A common complaint in Chapel Hill is that homeowners bear too great a tax burden because the town lacks a significant commercial tax base to offset it. The town’s onerous development process limits the amount of commercial space that can be built while also limiting the construction of new, different, and denser housing that is affordable to a wider range of people. At the same time, through the Neighborhood Conservation District (NCD) process, the town further restricts the availability of some areas for redevelopment, effectively freezing large areas of Chapel Hill in time. Removing these areas from potential redevelopment results in even less land for the creation of new mixed use and less single-family detached suburban type development to shift the tax burden. If our town is serious about supporting affordability, NCDs are counterproductive, “protecting” large swaths of the town that cannot be developed into denser urban environments.
The Chapel Hill and Carrboro downtowns are vibrant spaces where you can find good food, great music, art, lectures, run into friends and jump on a Chapel Hill Transit bus for free. Some residents have started sharing what they love about our downtowns over on Twitter with the hashtag #loveourdowntowns. Here's a collection of what's been shared so far. Join in on Twitter or share your thoughts on this thread. We'll post another set soon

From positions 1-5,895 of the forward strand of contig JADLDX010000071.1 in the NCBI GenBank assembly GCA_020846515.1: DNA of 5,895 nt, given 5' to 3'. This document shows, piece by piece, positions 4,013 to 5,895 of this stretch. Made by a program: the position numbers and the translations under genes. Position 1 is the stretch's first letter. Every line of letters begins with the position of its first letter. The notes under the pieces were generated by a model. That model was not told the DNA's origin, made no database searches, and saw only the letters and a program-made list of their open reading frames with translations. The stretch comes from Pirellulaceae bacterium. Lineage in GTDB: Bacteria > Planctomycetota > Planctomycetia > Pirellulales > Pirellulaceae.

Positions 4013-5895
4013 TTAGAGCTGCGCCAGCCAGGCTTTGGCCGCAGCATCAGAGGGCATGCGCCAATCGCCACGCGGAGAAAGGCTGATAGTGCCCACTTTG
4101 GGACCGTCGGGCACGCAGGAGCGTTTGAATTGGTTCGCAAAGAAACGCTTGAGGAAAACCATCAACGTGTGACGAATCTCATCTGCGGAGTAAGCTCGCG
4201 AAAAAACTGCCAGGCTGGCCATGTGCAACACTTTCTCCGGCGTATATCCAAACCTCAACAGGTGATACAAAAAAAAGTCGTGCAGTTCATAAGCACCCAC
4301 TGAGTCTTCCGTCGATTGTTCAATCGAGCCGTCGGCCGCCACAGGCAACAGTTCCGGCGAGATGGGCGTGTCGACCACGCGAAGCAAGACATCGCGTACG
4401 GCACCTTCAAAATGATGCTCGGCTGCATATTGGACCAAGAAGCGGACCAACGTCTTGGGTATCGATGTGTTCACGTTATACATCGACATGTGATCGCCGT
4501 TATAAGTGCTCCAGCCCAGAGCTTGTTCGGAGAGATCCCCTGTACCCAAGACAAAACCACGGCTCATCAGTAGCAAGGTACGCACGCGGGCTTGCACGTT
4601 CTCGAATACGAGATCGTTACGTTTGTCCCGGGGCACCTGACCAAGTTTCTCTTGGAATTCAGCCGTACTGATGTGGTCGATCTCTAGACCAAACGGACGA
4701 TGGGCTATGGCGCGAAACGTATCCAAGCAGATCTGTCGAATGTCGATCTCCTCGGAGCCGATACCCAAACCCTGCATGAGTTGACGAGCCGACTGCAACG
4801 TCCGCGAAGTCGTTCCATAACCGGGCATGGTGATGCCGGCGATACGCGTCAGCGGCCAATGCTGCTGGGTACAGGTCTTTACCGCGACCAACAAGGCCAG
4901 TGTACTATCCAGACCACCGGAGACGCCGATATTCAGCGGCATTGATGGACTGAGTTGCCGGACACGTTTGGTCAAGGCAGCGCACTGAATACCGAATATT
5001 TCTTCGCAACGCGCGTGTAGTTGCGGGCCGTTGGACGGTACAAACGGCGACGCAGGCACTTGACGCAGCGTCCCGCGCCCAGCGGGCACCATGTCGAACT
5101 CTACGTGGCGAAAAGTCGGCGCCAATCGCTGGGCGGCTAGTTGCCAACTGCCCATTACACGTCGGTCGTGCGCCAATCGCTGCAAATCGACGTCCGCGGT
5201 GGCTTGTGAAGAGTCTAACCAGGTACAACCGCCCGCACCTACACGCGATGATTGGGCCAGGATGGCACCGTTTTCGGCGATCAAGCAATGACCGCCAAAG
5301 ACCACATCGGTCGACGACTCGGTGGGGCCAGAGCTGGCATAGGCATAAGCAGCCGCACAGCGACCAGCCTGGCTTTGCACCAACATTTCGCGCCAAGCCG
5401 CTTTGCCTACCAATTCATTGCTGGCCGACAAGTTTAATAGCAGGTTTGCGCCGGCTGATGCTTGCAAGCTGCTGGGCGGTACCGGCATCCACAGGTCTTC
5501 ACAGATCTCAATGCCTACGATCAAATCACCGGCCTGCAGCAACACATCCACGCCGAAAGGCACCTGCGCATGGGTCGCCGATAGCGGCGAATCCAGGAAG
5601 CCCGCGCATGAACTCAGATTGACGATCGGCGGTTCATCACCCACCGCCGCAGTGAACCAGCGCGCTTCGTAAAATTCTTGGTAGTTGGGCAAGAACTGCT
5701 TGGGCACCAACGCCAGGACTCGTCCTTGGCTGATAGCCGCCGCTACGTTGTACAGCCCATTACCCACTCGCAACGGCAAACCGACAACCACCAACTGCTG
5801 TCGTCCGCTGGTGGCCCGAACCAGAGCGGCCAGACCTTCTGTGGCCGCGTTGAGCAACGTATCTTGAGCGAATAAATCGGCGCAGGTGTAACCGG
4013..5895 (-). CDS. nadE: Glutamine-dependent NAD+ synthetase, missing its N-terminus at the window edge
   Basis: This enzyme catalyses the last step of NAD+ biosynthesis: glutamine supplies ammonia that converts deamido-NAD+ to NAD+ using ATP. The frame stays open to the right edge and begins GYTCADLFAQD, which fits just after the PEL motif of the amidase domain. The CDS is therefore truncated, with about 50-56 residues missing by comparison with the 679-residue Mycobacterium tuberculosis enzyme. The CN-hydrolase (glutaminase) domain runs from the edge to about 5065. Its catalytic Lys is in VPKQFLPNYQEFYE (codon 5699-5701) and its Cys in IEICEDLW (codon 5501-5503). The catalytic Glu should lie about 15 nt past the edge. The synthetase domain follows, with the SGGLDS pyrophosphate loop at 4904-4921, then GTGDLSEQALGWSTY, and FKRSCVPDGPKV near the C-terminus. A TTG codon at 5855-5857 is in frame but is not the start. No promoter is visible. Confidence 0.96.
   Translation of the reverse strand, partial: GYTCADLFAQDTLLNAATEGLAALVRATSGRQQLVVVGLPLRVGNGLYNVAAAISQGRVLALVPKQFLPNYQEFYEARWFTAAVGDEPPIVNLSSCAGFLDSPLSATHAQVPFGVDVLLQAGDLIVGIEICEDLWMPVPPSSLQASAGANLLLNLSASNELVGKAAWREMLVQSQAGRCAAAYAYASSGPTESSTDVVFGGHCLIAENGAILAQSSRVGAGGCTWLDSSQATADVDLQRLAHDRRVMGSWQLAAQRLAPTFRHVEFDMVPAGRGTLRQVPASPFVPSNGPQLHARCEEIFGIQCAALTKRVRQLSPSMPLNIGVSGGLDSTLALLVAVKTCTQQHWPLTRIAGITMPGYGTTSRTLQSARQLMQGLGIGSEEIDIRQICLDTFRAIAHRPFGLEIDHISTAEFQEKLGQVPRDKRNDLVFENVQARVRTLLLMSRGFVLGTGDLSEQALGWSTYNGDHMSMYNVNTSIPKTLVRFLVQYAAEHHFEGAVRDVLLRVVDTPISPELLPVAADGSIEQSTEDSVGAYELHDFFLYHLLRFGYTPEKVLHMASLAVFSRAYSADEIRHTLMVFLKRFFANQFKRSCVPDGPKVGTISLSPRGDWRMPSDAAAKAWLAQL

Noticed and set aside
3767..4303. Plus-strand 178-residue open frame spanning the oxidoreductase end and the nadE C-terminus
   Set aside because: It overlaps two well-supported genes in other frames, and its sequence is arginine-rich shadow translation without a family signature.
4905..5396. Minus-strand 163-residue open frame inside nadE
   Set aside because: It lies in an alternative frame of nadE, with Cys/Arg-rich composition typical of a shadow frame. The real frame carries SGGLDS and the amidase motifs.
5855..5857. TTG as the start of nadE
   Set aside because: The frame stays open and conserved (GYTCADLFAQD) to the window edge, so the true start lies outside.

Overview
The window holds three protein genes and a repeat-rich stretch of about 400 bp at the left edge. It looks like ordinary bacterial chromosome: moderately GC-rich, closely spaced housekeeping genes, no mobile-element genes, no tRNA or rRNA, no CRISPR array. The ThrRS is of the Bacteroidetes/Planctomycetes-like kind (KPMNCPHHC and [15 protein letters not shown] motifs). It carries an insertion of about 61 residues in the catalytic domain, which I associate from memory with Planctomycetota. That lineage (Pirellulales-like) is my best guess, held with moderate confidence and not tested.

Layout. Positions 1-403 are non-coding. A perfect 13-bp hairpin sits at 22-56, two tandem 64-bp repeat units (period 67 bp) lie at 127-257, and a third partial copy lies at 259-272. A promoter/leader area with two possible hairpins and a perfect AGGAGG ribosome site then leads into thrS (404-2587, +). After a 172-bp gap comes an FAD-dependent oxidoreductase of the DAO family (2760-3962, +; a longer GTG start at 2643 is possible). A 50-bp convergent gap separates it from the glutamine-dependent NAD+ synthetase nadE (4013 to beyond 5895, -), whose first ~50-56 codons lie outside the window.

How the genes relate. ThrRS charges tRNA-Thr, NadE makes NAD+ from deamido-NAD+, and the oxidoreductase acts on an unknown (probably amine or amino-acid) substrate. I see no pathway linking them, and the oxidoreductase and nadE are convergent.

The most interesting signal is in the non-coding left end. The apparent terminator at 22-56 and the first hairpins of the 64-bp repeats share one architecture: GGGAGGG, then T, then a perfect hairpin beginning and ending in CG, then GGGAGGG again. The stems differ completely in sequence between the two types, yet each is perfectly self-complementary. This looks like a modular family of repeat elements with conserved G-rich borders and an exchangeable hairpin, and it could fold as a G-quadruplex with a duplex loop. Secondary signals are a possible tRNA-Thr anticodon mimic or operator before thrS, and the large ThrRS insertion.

We’ve heard that House Bill 2 has already had a detrimental effect throughout North Carolina, from PayPal deciding against developing more jobs here to Bruce Springsteen, Ringo Starr, and Cirque du Soleil cancelling their shows. We have not been immune here in Orange County:
Human Rights Impacts
Town of Chapel Hill Launches Open Data Platform
On Tuesday, July 5, finding data will get easier with the Town of Chapel Hill’s new information service, Chapel Hill Open Data.
Post Date: 07/05/2016 10:57 AM
Where are all of the traffic signals in Chapel Hill? How many bicycle crashes are reported annually in our town? How many police searches were there last year? On Tuesday, July 5, finding this and other data will get easier with the Town of Chapel Hill’s new information service, Chapel Hill Open Data.
With this web-based service, anyone in the community or around the world can access an ever-growing catalog of data sets from Town departments and divisions at www.chapelhillopendata.org. Users can easily create graphs, charts, and maps based on the data sets, as well as download data, interact with it, and reuse it. The site’s goal is to increase government transparency by facilitating public access to local government information.
The June 29, 2016, "Off the Rails" INDY Week piece by David Hudnall, which discusses the Durham-Orange light rail transit project (DOLRT) is a poorly researched opinion piece that does a tremendous disservice to INDY Week readers, residents of Durham and Chapel Hill, and—most importantly—current public transit riders in Durham and Orange counties who stand to benefit greatly from a significantly enhanced bus and rail transit network with DOLRT at its core.
Zircon - This is a contributing Drupal Theme
Design by WeebPal